In the August 2020 election, Lukashenko claimed 80.1 per cent of votes and declared victory against the main opposition candidate Svetlana Tikhanovskaya. Lukashenko’s supposed victory was rejected by the EU, the Organization for Security and Cooperation in Europe, as well as many countries around the world. Despite this, he was sworn into office in September, commencing his sixth term.

Following the election, over 100,000 people took to the streets of the capital Minsk and other major cities showing support for Tikhanovskaya, who was forced to flee the country shortly afterwards.

It was a massive show of opposition to Lukashenko’s rule, but it was not the first time Belarusians had protested against rigged voting results. In 2010, Lukashenko’s disputed victory provoked mass protests and police violence. Alan Flowers, Oxford professor and founder of European Youth Parliament in Belarus remembers spending election night with the sister of presidential candidate Andrei Sannikov, who ran against Lukashenko: “We were convinced there would be a breakthrough, but Lukashenko ended up claiming over 79 percent of the votes, which got thousands people into the streets. The special purpose police detachment – known as OMON – were brutal beating up those who disobeyed. 

“The use of social media was not as advanced as it is today, people did not document what was happening the way they do now, so the authorities managed to successfully suppress the uprising without too much of a backlash,” said Flowers. Sannikov was imprisoned for 16 months following the election, and like Zhukouski, now lives as a political refugee in the West.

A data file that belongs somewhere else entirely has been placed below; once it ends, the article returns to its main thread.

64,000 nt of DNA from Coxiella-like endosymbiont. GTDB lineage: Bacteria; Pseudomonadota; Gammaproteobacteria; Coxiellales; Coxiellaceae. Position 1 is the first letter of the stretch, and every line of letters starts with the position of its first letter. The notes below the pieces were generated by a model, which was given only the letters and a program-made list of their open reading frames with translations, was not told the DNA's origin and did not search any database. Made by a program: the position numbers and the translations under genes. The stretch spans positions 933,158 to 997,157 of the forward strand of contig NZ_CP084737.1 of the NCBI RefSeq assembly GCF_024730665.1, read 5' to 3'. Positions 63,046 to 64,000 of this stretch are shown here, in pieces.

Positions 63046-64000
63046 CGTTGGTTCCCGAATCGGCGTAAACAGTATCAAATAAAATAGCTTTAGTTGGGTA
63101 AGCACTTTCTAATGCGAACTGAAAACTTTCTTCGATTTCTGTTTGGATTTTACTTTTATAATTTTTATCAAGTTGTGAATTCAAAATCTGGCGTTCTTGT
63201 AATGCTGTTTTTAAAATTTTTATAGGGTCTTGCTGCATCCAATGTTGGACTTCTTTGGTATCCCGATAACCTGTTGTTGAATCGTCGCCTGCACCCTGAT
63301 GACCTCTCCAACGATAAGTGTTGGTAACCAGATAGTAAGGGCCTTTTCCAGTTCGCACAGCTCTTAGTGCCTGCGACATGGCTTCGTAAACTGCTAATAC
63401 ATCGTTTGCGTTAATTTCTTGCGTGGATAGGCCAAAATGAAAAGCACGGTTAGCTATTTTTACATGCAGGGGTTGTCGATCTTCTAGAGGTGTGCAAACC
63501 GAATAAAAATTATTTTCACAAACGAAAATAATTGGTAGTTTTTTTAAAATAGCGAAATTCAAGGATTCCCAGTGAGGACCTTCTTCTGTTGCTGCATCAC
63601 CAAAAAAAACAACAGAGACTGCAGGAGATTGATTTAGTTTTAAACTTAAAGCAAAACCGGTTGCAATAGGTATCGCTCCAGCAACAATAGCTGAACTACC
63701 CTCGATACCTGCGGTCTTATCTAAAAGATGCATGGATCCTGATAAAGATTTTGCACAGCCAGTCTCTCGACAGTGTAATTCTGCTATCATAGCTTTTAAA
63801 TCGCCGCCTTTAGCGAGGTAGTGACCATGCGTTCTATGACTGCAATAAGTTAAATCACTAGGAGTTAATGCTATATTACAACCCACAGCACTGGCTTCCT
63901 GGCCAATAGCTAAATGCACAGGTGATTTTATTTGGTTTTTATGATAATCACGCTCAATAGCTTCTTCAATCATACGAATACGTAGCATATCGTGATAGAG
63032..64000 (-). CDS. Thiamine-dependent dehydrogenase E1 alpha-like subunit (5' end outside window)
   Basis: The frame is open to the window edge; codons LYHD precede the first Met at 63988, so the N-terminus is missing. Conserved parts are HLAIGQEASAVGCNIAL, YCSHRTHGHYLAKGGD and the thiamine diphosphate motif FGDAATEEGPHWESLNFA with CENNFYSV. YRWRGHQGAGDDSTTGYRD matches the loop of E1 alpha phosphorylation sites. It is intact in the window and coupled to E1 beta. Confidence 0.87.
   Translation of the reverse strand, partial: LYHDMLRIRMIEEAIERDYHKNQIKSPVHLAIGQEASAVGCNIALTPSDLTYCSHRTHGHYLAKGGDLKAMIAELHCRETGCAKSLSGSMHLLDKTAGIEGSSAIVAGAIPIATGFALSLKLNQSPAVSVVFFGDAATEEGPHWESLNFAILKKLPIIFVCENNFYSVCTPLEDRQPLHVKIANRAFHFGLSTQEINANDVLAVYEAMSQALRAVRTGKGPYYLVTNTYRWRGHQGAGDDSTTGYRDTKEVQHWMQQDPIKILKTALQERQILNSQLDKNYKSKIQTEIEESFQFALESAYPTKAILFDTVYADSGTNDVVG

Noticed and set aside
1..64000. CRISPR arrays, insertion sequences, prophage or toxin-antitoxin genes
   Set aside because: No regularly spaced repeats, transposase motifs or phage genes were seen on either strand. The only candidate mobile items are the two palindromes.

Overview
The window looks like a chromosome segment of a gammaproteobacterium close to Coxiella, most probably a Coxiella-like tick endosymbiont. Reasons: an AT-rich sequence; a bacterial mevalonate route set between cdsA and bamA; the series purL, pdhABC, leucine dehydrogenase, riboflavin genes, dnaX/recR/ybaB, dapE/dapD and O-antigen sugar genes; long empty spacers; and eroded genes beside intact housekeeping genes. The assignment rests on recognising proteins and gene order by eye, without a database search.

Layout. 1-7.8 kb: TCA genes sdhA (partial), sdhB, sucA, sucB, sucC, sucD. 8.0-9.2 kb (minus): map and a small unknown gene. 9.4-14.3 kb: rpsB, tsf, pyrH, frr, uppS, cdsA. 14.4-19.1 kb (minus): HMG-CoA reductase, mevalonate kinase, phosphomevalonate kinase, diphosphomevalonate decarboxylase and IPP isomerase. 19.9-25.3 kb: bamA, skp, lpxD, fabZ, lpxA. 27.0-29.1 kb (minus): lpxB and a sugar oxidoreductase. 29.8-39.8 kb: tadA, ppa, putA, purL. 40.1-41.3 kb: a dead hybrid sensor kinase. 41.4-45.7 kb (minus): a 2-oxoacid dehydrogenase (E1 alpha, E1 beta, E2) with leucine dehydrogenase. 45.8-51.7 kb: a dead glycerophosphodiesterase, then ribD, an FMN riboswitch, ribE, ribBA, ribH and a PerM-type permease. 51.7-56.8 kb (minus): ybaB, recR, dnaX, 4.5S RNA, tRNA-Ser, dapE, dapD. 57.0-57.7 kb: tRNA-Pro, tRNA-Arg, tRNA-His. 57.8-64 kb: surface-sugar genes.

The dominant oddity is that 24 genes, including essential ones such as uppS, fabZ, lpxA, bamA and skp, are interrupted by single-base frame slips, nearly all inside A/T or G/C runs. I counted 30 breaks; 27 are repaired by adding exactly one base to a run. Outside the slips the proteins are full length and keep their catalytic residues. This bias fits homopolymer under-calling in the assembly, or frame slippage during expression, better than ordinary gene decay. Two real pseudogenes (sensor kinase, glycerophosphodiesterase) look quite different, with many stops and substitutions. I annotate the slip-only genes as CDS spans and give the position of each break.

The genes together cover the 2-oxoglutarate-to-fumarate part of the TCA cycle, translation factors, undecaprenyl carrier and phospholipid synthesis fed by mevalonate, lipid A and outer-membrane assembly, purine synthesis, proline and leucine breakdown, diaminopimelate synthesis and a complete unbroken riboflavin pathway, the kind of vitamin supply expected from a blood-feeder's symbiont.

Besides social media and the ever-so-familiar intimidation of the opposition, Flowers believes that Lukashenko’s COVID response played a key role in the 2020 protests “Belarusians have internet and friends abroad, they know what is happening in the rest of the world, Lukashenko can no longer hide his mismanagement of the crisis.”

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“As the pandemic progressed, many Belarusians started worrying about their economic security, which wasn’t stable to begin with,” Flowers said, “everybody knew it was going to be another stolen election, that Lukashenko would completely falsify his votes as he had always done, but the Belarusian people had had enough.”

The protests that followed the election on the 9th of August were fuelled by mass-discontent. “People reached the magic number over 100,000, and even though Lukashenko started arresting key members of the civil society like journalists and lawyers, the opposition still had strength in numbers,” said Flowers.

Despite the demonstrations and EU imposed sanctions on individuals tied to the regime, Lukashenko still clings to power propped up by an increasingly unwilling Russia. “The UK is the third biggest trading partner with Belarus after Russia and Ukraine,” said Flowers. “As long as we keep pouring money into Lukashenko’s economy, he will stay in power. The minute he can no longer pay his security force, he will be gone.”

“This is not a East-West tug of war as is often presented, but a struggle of the Belarussian people that nobody else can win,” said Flowers, explaining that international help stands on three pillars: solidarity, humanitarian aid and political pressure.

“It may seem trivial standing on the street and waving a Belarusian flag, but the symbolism of these actions boosts morale for those who have been out in the streets for nearly six months,” said Flowers. “Humanitarian help is needed as many are losing work due to the country’s declining economy.”

As for political support, he believes it is up to not only journalists, politicians but also citizens across the world to go to their politicians and push for countries to cut economic ties with Belarus “as long as we keep pumping oil money into the country, nothing will ever change.”

Zhukouski meanwhile never stops thinking about the day he can safely return home.

“Everyday, I think about returning and stopping Lukashenko's criminals from torturing the Belarusian people,” he said. “But I've grown to understand that as soon as I step foot in Belarus, I will be immediately imprisoned or killed.”●